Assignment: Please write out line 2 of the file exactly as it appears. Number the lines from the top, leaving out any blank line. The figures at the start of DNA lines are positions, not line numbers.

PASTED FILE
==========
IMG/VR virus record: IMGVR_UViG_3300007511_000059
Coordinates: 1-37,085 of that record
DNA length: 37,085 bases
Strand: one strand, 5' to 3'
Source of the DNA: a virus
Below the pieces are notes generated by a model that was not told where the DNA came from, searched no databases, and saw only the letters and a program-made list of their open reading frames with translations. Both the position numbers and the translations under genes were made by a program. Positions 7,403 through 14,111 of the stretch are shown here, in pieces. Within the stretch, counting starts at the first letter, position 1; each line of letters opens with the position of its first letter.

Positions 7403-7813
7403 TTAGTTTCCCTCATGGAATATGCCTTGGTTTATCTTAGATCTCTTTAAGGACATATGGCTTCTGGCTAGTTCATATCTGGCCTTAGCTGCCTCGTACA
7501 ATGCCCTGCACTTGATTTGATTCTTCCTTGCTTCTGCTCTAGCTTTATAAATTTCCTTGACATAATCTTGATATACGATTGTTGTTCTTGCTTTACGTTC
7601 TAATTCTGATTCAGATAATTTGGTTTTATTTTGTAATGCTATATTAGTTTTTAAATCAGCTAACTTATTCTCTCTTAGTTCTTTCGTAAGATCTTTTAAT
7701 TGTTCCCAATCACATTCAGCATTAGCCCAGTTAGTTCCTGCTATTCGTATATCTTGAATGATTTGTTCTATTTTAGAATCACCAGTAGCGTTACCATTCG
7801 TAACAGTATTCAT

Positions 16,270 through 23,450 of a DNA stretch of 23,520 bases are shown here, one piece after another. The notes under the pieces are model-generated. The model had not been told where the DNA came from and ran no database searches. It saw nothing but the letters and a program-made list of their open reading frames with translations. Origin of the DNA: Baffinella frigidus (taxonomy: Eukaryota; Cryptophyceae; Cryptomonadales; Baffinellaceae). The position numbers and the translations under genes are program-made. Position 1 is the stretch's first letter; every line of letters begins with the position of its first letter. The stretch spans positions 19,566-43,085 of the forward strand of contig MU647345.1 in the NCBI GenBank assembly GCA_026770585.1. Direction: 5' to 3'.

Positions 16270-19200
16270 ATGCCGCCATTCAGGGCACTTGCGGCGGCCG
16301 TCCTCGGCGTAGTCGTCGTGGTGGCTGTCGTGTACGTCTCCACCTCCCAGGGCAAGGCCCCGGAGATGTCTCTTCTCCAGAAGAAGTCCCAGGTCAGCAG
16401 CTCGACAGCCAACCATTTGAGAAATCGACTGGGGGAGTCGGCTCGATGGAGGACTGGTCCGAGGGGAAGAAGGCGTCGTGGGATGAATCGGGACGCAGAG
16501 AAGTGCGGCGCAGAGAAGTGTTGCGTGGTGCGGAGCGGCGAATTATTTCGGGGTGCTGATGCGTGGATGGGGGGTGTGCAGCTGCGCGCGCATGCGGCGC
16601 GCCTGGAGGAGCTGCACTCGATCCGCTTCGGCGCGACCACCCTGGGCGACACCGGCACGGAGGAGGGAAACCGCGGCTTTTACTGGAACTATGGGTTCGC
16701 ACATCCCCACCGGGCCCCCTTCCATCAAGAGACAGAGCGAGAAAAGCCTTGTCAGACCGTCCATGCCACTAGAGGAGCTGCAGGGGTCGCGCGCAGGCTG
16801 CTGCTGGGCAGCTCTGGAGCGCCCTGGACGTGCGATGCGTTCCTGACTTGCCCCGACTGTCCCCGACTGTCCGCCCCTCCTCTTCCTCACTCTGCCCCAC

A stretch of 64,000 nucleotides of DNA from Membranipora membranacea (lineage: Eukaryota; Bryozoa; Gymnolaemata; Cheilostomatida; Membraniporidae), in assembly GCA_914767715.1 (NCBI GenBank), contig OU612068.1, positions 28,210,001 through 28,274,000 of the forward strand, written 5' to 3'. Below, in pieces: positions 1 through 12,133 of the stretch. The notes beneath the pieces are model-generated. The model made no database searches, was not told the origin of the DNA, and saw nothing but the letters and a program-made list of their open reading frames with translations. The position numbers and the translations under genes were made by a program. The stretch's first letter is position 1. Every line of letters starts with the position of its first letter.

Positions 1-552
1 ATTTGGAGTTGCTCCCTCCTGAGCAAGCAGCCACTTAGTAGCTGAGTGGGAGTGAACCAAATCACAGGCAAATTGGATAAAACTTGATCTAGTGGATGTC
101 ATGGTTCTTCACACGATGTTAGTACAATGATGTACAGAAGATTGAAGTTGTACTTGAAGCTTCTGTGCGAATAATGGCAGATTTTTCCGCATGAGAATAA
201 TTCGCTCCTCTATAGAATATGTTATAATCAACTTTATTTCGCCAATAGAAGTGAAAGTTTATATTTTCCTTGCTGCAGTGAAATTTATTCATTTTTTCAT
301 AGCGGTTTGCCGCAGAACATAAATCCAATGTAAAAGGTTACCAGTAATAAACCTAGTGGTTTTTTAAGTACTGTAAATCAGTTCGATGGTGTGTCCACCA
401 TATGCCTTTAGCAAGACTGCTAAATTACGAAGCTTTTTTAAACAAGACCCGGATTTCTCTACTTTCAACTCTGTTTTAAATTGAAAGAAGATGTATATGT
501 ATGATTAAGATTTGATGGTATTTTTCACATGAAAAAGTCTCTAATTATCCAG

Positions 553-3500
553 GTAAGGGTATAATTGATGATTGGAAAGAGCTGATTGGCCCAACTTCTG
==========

Coordinates: 1-37,085 of that record